San Francisco leaders seek 'significant' business tax reform

Technology mecca San Francisco is reassessing its business tax climate as it seeks to develop a more comprehensive system that provides for city needs without unfairly burdening businesses.

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San Francisco Mayor London Breed and the president of the Board of Supervisors, Norman Yee, sent a letter to city controller asking him to look into the business-tax structure, requesting recommendations to make it more comprehensive and efficient.

According to the letter, the city is seeking recommendations for a more efficient and stable tax system that encourages job creation, is fair to small business, identifies additional ways to generate revenue and addresses inequities in the current system. San Francisco is home to a number of large technology companies.

City leaders said the “significant tax policy” changes will impact the city for “decades to come.”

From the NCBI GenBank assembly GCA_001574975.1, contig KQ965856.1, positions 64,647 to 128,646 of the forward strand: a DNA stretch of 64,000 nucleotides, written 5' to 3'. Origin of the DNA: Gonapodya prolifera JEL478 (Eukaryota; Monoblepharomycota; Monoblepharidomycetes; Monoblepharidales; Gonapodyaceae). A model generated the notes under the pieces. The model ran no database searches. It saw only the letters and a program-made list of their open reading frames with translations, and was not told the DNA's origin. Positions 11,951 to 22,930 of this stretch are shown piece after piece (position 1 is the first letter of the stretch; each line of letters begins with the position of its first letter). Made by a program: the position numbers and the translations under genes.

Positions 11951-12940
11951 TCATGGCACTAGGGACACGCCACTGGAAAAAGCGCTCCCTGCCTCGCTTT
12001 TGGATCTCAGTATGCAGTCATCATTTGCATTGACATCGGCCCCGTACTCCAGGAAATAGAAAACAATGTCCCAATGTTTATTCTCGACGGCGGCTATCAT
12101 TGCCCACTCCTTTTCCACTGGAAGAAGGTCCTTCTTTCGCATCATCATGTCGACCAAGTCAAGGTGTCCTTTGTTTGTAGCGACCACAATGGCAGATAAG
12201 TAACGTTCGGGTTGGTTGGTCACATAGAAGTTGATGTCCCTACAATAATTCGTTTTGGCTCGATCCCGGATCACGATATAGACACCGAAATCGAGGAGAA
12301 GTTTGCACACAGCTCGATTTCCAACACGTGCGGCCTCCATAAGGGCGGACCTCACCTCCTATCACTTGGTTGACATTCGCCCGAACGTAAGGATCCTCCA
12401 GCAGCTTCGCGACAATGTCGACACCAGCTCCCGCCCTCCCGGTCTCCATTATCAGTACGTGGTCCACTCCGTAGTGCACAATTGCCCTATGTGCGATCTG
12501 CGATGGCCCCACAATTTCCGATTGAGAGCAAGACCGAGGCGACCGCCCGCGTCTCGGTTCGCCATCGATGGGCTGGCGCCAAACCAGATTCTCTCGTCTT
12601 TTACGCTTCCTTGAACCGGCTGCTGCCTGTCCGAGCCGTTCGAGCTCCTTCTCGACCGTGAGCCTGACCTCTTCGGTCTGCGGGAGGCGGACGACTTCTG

The aim to shake up the city’s business tax structure comes as the city battles a growing homelessness problem. There has been a 17 percent jump in the number of homeless residents over the past two years.

But leaders noted it is “critical” to understand how any “revenue generation through” tax measures will impact the city’s overall economic well-being.

Business taxes generate more than $1 billion for the city each year, according to the San Francisco Chronicle.

As reported by the Chronicle, San Francisco has recently implemented a number of taxes on businesses – including on ride-hailing services and another on companies with wide pay gaps – but there have been calls for a more uniform and comprehensive approach.

Spokespeople for Mayor Breed and Norman Yee did not return FOX Business’s request for comment.


In 2012, the city transitioned from a payroll tax to a gross receipts tax. A gross receipts tax is imposed on the total gross revenues of a company.

The payroll tax was viewed as bad for the local economy because it reduced job creation incentives, according to Breed and Yee.

The results of San Francisco’s review are not expected until next spring.